CONTINUED

American Tax Dollars at War

25 Oct

Taken from Wandering American

New US Humvee Burns 70% Less Fuel

24 Oct

The new vehicle, dubbed FED Alpha, will be on display this week in the Pentagon’s courtyard for an Energy and Sustainability Technology Fair. The vehicle has a solar panel on its back hatch to recharge its electrical systems, a custom engine and transmission along with several new features that will drastically increase its range and reliability over other models of Humvees. The new vehicle has all the toughness and survivability of the standard up-armored Humvee but burns 70% less fuel.

While the FED may not ever be mass-produced, it’s a valuable platform for testing the practical uses of environmentally friendly and sustainable technologies. The vehicle features a 200 horse-power 4 cylinder engine, a six speed automatic transmission and low-rolling resistance tires. The tires provide a 7% fuel reduction all by themselves. The savings from the tires alone are expected to save about $45 million annually if applied to the entire Humvee fleet. Their are several computer systems on board, such as one that informs the driver when they exceed the optimum fuel efficiency speed by causing the gas peddle to vibrate and giving resistance against more speed. However, if speed is essential to the mission, the driver just needs to push through the feedback.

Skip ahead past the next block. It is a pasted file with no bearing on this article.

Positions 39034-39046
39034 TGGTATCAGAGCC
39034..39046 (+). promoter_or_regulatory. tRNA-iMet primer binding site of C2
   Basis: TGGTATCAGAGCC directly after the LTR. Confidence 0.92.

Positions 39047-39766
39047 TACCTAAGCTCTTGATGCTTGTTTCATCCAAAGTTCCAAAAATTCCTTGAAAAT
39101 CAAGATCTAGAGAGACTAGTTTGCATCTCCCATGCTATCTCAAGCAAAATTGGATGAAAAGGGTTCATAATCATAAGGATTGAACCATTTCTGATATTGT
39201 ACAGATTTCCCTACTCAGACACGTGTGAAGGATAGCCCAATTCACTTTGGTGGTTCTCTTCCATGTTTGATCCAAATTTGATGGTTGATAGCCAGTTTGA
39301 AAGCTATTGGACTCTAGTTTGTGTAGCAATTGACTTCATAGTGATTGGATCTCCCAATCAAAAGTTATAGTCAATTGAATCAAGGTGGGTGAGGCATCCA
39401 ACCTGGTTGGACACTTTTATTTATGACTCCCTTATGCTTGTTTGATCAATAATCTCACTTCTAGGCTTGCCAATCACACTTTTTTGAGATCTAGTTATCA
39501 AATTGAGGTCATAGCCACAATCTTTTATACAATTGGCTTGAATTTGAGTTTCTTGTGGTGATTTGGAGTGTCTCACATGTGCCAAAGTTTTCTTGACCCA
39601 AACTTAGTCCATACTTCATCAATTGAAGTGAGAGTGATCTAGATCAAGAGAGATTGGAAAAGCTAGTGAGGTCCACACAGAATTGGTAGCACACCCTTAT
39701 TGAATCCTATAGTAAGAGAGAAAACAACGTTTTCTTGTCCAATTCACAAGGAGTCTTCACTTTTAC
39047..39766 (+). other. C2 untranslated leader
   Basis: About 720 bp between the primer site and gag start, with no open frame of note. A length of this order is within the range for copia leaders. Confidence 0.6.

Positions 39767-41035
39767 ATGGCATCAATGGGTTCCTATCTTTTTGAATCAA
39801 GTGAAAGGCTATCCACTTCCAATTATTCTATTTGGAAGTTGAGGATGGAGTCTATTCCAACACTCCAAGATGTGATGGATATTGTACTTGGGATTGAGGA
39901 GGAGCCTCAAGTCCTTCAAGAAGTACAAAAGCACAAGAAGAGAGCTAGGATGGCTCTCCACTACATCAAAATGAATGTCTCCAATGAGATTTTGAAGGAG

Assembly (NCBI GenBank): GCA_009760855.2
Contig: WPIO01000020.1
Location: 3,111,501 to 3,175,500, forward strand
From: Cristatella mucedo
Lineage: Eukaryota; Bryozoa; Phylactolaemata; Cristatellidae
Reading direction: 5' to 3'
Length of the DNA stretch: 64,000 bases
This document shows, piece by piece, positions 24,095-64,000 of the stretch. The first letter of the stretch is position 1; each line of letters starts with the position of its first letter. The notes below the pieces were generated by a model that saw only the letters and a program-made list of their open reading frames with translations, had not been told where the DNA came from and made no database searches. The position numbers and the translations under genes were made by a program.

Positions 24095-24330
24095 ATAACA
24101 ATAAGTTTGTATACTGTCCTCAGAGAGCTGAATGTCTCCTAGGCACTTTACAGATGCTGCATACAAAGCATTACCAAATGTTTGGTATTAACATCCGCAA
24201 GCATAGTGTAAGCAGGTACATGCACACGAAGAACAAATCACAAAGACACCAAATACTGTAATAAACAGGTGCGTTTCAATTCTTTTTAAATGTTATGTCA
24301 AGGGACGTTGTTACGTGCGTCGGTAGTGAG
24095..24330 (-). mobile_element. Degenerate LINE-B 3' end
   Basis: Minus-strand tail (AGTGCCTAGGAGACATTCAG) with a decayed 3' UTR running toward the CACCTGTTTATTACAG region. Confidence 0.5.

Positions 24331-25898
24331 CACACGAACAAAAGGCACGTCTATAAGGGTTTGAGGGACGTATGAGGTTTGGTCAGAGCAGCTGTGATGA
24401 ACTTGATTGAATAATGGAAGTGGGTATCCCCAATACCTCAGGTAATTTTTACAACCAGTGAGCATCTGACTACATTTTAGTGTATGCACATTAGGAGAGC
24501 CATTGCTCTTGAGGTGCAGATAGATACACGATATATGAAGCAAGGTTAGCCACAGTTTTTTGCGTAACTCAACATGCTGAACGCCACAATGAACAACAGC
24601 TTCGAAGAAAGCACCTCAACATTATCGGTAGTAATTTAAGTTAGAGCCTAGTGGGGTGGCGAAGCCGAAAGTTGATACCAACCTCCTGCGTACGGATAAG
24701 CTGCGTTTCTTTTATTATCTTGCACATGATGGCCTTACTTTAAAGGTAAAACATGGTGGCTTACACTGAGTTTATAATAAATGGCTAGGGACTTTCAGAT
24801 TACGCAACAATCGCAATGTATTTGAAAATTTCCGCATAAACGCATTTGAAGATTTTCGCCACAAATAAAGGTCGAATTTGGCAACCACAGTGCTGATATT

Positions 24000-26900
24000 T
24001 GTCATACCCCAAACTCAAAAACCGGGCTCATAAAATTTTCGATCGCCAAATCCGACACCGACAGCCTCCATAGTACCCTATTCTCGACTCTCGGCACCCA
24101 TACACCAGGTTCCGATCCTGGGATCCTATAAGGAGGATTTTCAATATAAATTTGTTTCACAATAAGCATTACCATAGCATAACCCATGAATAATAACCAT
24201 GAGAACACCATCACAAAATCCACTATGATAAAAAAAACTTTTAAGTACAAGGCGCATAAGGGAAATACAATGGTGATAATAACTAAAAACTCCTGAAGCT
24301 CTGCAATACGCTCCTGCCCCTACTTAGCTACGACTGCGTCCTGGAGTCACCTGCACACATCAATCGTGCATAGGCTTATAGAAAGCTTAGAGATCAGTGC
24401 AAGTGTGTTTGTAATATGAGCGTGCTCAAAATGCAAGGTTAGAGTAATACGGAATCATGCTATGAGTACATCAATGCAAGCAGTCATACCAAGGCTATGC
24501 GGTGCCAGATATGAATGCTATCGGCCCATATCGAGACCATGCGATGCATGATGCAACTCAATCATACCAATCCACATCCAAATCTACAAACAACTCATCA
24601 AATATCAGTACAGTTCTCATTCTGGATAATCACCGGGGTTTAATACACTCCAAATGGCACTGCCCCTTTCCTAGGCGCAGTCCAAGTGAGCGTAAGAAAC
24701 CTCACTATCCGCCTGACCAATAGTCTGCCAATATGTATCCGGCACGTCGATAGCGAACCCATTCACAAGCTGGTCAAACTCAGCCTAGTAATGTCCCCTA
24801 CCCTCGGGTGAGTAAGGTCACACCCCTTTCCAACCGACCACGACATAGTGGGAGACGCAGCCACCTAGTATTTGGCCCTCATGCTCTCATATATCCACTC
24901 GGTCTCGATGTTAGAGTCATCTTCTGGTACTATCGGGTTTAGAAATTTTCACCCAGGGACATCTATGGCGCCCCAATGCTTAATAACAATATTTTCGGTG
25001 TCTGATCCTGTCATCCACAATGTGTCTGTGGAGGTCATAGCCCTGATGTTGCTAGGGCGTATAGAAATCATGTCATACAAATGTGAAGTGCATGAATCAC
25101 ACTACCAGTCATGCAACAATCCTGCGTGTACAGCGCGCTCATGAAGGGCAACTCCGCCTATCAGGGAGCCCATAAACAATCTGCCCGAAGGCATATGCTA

Some other features of the FED are its high efficiency 28 volt integrated starter-generator that allows for extensive electronics to be installed, a light-weight aluminum structure except for the armored cab and v-shaped blast protection on the undercarriage. And finally, the FED has a much improved driveline specially designed to reduce friction.It’s been undergoing testing since July and another prototype design is under construction.